Immunogenicity of the 9-Valent Human Papillomavirus Recombinant Vaccine in People With Idiopathic CD4 T Cell Lymphocytopenia
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|ClinicalTrials.gov Identifier: NCT03519464|
Recruitment Status : Recruiting
First Posted : May 9, 2018
Last Update Posted : June 18, 2018
Diseases related to human papillomavirus (HPV) include warts, lesions, and cancers. ICL is idiopathic CD4 T cell lymphocytopenia. People with this rare disease get more HPV-related diseases than other people do. The diseases are more severe and harder to treat in people with ICL. Researchers want to see if the vaccine GARDASIL 9 can help people with ICL.
To study the effects of the vaccine GARDASIL 9 in people with ICL.
Adults ages 18-60 with ICL
Healthy volunteers the same age
Participants will be screened with a physical exam, medical history, and blood and pregnancy tests.
Participants will have a baseline visit with:
- Physical exam
- Medical history
- Oral rinse collection. Participants will gargle a small amount of a saline solution, then spit it into a cup.
- Apheresis. Blood will be removed through a needle in an arm. A machine will separate the blood and keep some parts for research. The rest will be returned to the participant through a needle in the other arm.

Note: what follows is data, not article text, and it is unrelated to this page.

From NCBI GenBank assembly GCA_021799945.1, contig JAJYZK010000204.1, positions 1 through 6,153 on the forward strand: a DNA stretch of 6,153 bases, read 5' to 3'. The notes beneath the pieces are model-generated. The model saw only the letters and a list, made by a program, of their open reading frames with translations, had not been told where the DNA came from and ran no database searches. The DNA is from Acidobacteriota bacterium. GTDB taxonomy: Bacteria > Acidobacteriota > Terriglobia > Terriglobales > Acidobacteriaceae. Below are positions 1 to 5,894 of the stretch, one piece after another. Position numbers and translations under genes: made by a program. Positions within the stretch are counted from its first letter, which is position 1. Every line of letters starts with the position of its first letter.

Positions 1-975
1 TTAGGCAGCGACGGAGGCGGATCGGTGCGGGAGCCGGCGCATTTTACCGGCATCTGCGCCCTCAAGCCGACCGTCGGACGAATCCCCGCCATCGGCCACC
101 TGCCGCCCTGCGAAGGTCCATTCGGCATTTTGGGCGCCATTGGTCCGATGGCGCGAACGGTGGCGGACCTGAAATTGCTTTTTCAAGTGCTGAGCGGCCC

- Examination for HPV-related disease. Female participants will have a Pap test.
Researchers will collect swabs from some participants skin or genital lesions.
Participants will get 3 doses of the study vaccine over 6 months as a shot in the upper arm or thigh muscle. They will repeat the screening tests each vaccine visit.
Participants will record their temperature and side effects for several days after vaccinations.
Participants may have visits after vaccinations.
Participants will have 2 follow-up visits in the 18 months after the last vaccine. They will repeat most of the baseline tests.
|Condition or disease||Intervention/treatment||Phase|
|Idiopathic CD4 T Cell Lymphocytopenia||Biological: Gardasil 9 (recombinant HPV 9-valent vaccine)||Phase 2|
As observed in other immunocompromised individuals with selective or combined T cell deficits, the prevalence and morbidity of human papillomavirus (HPV)-related disease is increased in patients with idiopathic CD4 T cell lymphocytopenia (ICL). The high burden and aggressive clinical course of HPV-associated disease in patients with ICL requires the development of effective preventive measures in this specific population. The protection from a broader range of HPV types offered by the 9-valent vaccine is expected to be particularly beneficial in this population. This applies even to patients with a history of type-specific HPV-associated disease, as this population may remain at a higher risk of acquisition of infection with new oncogenic HPV types even with increasing age. However, the immunogenicity of vaccines and in particular HPV preventive vaccines has never been systematically studied in patients with ICL.